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RE: Interior lead paint removed but smell of dust (!)

Glad to help


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RE: Interior lead paint removed but smell of dust (!)

I am really dismayed by Bill's response that your actual risk is quite low. He is correct when he says that lead does not migrate through skin BUT it can be inhaled, which is even more dangerous to kids than eating lead paint chips. The Centers for Disease Control says that a speck of lead dust, as small as a grain of sand, is enough to poison a child. My advice is to have your home tested for lead dust ASAP by a reputable environmental testing company, and your children tested for lead poisoning by their pediatrician. And please check out a really informative Web site, Bust Lead Dust, which is filled with valuable information.

Here is a link that might be useful: Bust Lead Dust


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RE: Interior lead paint removed but smell of dust (!)

I'll never understand the chicken-little mentality of some people.

If a minor amount of dust manages to escape past a plastic barrier - it is not the end of the world. If you notice from your website link, their solution for protecting your kids for lead dust is to use a wet cloth to wipe surfaces down regularly. Lead is heavy. It doesn't stay airborne long. If you wipe up the dust and don't generate more, you eliminate the problem very quickly.

BTW - the chances of your children being killed in a car crash on the way to the doctor is WAY greater than any danger they face in the house as long as you just wipe it up.


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RE: Interior lead paint removed but smell of dust (!)

It's amazing how mankind survived before the gov't(EPA) told us what we must do for our own safety because otherwise, we ignorant savages would be licking & chewing on the woodwork for the fun of it!


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RE: Interior lead paint removed but smell of dust (!)

We have an old lead infested house (1825) that we're constantly working on. I had my kids tested every 6 months when they were young. We then moved to CA (Rocklin) for 2 years to a new house in a new neighborhood with new schools, new preschool, new fitness club, new stores, etc. Nothing was older than 2 years. My daughter's lead level doubled! We moved back to Boston to our lead infested house and her levels dropped in half. The doctors thought the rise in lead levels was all environmental - air or water. go figure


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RE: Interior lead paint removed but smell of dust (!)

I agree totally with Antiquesilver--people need to realize that a lot of what the government does is to create revenue and jobs for more bureaucrats--not necessarily for something to actually serve the public.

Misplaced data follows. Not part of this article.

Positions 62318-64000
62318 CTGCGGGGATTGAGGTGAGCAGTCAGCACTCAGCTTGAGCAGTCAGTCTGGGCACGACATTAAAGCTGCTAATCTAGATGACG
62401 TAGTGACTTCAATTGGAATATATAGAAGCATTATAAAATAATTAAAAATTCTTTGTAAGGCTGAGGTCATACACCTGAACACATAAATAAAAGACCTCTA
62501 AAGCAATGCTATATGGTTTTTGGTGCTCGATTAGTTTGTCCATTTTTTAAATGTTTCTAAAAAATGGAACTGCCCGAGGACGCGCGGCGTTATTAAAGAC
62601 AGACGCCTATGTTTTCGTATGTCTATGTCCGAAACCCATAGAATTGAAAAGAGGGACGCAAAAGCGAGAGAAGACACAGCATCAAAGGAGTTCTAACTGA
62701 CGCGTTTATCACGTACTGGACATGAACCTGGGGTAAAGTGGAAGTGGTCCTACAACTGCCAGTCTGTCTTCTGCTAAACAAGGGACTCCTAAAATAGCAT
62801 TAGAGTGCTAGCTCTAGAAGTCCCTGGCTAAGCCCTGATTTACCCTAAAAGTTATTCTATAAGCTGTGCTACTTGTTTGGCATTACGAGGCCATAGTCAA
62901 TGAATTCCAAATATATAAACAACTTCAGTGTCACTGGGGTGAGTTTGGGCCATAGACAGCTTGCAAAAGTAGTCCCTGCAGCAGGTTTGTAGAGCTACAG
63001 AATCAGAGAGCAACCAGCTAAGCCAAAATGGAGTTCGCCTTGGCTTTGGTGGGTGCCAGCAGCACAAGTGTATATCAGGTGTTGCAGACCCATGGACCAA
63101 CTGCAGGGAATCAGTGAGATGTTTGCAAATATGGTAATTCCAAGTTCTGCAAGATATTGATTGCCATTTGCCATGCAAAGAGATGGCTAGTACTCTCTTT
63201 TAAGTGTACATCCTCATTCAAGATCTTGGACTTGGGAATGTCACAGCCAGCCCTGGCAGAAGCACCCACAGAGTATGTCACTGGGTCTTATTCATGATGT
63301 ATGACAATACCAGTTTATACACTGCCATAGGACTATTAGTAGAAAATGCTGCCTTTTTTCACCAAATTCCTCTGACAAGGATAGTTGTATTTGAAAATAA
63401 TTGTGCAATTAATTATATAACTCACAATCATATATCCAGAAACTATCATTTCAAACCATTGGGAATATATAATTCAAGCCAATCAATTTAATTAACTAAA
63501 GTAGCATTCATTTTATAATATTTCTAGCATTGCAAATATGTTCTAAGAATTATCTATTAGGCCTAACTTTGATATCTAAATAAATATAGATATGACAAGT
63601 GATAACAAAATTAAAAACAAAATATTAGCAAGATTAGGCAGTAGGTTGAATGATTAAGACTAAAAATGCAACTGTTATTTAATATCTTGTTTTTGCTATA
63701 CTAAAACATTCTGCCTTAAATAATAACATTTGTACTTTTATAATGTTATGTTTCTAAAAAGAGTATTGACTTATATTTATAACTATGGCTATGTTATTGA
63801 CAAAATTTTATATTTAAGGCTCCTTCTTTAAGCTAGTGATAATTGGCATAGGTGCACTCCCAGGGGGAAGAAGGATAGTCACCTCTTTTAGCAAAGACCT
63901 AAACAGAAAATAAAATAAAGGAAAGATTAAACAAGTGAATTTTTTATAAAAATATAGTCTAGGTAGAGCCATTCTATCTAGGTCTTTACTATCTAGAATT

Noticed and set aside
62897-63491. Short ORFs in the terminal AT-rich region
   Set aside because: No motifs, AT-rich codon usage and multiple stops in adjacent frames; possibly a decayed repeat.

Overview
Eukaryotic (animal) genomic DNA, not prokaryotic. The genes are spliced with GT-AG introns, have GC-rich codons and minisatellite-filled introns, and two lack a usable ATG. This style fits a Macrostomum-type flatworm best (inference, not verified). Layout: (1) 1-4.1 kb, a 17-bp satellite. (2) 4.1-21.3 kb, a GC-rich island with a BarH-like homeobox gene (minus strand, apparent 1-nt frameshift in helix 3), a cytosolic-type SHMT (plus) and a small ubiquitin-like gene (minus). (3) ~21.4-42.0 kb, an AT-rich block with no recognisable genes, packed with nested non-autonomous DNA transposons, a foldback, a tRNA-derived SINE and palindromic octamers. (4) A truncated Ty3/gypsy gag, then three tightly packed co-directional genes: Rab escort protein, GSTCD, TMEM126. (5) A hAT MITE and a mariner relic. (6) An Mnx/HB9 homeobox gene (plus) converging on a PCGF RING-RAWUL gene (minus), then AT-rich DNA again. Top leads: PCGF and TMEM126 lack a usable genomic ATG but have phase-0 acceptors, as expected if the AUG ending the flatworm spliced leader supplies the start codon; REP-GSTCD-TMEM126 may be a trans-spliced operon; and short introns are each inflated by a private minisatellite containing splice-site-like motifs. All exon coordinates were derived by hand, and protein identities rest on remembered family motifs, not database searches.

Barring disease and disaster, our ancestors survived pretty well--and I'd wager they didn't go around eating paint off the woodwork--raising children was a more hands-on concept back then, and examples were set rather than being raised by a glowing picture box.

My god--I rode a bike without a helmet (even wrecked it going down a hill with no more than a couple scratches), drank not only from the garden hose, but an old hand pump across the street; I ate fruit right off the tree, and actually ate snow and rain as it fell! I climbed trees, got hit with a soft ball hit by my dad--one of the few times he didn't hit it across the street or break the bat; my worst injury was coming around the corner of the house and colliding with my dog as she was doing the same--broke two front teeth on the concrete garage entrance.

By all means check out safety information, but use your common sense as well--don't automatically scream for an abatement crew when it isn't necessary to do more than a good follow-up cleaning.

Every week something else is 'discovered' that will kill you--if taken in the massive quantities which they give to the test animals to show the toxicity. Worry more about the things which are put INTO your daily food and drink than about a very occasional whiff of dust. And with the quality of our air and water these days, and the food additives, it has been shown that life expectancy has actually decreased a bit in the past decade or so.


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RE: Interior lead paint removed but smell of dust (!)

it's good to know about all this stuff.

After a while, one acquires skill in risk assessment and in lowering its presence in one's head.

Some people cannot handle knowledge of risk. Once they learn something it becomes a big thing in their head. Ignorance is a multi stage thing.


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RE: Interior lead paint removed but smell of dust (!)